NEW YORK, Sept 12 (Reuters) - A lawyer for famed Las Vegas sports gambler William “Billy” Walters on Tuesday urged a U.S. appeals court to let his client remain free while he appeals his conviction and five-year prison sentence for insider trading.
Defense attorney Alexandra Shapiro told a three-judge panel of the U.S. Court of Appeals for the 2nd Circuit in Manhattan that prosecutors’ had engaged in a “concerted, extensive and illegal campaign” of leaks to the media in Walters’ case.
Shapiro also said evidence showed the government’s star witness, former Dean Foods co-chairman Tom Davis, lied on the stand when he told jurors he fed Walters tips about the company using a pre-paid “burner” cellphone dubbed the “Batphone.”
Shapiro said those “substantial issues” meant Walters should be allowed to remain free during his appeal.
Walters was accused of making more than $43 million in profits and avoiding losses from 2008 to 2014, mostly from stock tips from Davis about Dean Foods. Walters was convicted in April of securities fraud, wire fraud and conspiracy following a four-week trial.
In July, U.S. District Judge Kevin Castel ordered Walters to surrender on Oct. 10 to begin serving his sentence.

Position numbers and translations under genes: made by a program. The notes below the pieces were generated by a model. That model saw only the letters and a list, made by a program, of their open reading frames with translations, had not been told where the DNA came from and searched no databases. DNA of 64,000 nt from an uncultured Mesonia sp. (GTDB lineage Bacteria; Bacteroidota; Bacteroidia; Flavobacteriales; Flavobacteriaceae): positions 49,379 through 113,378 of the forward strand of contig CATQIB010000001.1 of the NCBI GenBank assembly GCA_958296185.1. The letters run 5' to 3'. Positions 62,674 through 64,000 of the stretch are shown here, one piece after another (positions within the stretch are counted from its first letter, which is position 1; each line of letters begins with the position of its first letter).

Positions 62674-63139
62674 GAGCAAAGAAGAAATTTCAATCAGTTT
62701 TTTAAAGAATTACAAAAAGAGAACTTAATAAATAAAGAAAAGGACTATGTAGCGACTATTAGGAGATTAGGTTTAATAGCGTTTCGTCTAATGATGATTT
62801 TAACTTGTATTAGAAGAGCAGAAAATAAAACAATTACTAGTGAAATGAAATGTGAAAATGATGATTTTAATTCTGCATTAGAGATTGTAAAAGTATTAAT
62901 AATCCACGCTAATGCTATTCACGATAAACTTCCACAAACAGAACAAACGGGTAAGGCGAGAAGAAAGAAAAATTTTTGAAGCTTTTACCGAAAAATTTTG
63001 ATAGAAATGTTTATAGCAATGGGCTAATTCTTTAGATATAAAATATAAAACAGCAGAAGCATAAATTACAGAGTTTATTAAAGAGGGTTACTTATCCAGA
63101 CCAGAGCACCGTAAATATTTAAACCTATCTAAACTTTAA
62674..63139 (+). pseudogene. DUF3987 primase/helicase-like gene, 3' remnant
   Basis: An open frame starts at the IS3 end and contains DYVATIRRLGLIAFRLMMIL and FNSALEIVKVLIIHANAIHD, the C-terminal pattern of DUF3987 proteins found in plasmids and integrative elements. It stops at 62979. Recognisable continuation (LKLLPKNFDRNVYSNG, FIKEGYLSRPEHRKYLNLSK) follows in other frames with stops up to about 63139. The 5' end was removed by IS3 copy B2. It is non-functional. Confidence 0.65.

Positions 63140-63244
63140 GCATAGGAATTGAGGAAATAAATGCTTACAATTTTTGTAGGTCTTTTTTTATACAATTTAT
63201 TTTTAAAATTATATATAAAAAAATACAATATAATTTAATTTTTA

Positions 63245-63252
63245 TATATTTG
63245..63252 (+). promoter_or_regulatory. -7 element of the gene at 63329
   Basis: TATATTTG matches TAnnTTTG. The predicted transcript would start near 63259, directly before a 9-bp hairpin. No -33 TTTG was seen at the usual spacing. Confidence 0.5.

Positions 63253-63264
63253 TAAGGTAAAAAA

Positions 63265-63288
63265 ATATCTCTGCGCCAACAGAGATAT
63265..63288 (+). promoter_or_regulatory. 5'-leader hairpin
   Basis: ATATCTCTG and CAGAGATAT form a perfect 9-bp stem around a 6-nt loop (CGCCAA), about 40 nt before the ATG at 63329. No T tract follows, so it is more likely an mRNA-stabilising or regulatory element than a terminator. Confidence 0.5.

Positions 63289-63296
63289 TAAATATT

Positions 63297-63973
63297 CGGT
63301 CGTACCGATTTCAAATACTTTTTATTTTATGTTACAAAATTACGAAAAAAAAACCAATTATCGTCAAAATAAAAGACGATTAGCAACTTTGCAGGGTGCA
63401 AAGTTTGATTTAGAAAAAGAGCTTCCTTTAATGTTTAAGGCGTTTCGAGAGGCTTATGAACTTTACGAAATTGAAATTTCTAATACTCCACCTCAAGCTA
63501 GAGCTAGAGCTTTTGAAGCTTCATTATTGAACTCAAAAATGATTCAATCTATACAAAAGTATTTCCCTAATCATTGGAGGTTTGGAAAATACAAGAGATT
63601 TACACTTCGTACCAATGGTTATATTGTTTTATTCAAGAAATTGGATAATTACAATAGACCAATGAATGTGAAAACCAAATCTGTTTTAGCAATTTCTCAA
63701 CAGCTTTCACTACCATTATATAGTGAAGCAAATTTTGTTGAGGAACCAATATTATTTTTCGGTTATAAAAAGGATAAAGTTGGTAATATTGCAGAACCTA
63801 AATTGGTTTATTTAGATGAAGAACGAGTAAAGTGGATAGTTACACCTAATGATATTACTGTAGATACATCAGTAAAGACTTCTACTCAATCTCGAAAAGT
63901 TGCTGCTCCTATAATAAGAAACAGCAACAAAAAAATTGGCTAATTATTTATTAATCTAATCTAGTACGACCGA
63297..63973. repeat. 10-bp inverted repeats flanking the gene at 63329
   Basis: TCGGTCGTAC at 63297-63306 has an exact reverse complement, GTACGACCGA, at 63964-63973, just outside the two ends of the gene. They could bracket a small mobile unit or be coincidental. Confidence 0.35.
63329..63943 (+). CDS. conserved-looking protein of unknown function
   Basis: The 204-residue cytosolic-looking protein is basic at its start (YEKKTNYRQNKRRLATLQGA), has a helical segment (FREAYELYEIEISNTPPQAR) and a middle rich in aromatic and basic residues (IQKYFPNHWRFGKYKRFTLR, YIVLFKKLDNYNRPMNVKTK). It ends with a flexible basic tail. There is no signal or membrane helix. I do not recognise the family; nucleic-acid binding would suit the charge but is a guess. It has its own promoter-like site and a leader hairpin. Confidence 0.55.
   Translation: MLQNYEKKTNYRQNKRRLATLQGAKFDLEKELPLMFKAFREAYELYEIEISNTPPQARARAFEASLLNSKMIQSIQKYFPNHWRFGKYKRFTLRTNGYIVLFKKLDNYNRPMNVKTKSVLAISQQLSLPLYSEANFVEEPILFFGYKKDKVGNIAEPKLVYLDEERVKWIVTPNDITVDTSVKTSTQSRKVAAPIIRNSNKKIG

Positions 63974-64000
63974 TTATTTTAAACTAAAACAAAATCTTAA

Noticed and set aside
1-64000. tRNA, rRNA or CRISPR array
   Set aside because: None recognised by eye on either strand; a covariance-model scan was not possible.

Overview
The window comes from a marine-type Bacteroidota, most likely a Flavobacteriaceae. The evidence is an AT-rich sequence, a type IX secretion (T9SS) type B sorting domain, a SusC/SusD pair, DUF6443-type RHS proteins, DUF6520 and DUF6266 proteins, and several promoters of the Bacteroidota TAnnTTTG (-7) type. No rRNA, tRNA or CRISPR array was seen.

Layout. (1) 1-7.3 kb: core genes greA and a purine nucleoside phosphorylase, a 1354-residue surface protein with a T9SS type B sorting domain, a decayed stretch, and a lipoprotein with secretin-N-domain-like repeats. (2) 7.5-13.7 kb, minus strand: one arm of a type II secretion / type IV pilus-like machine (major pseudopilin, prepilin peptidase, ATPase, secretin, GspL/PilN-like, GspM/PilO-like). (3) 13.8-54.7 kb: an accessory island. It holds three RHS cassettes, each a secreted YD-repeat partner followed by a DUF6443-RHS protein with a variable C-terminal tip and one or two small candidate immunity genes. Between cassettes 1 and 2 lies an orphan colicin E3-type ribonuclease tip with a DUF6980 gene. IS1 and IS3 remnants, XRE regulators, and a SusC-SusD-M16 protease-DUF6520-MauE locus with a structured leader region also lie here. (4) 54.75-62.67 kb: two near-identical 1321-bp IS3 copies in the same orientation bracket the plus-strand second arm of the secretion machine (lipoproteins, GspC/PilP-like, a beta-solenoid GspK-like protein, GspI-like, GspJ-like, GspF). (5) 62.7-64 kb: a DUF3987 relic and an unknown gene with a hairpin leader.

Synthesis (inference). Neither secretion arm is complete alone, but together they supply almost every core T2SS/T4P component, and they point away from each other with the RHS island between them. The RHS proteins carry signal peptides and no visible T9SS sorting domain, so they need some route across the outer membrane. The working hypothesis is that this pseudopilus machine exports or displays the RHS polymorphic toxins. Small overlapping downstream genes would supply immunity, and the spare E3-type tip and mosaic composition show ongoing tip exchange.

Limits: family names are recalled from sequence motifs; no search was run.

Assistant U.S. Attorney Brooke Cucinella, arguing for the prosecution on Tuesday, noted that Castel had already considered both of the issues raised by Shapiro.
Prosecutors admitted before Walters’ trial earlier this year that FBI agent David Chaves leaked information about a grand jury investigation of Walters to the media. The leaks have prompted a criminal investigation by the Justice Department’s Office of the Inspector General.
Walters’ attorneys argued the leaks were meant to revive a dormant investigation that would otherwise never have resulted in criminal charges. Shapiro argued on Tuesday that press reports about the investigation put pressure on Davis to testify for the prosecution and fabricate a story about tipping Walters.
Castel ruled before the trial that the leaks were not grounds for dismissing the charges.
The case has drawn attention because of prosecutors’ claim that Walters passed an insider tip about Dean Foods to champion golfer Phil Mickelson. The golfer was not charged with a crime but did agree to surrender money he made trading in the company’s stock to U.S. securities regulators.
It also emerged during the trial that Walters often talked about investing with billionaire investor Carl Icahn, who also was not charged with any crime. (Reporting by Brendan Pierson in New York; Editing by Paul Simao)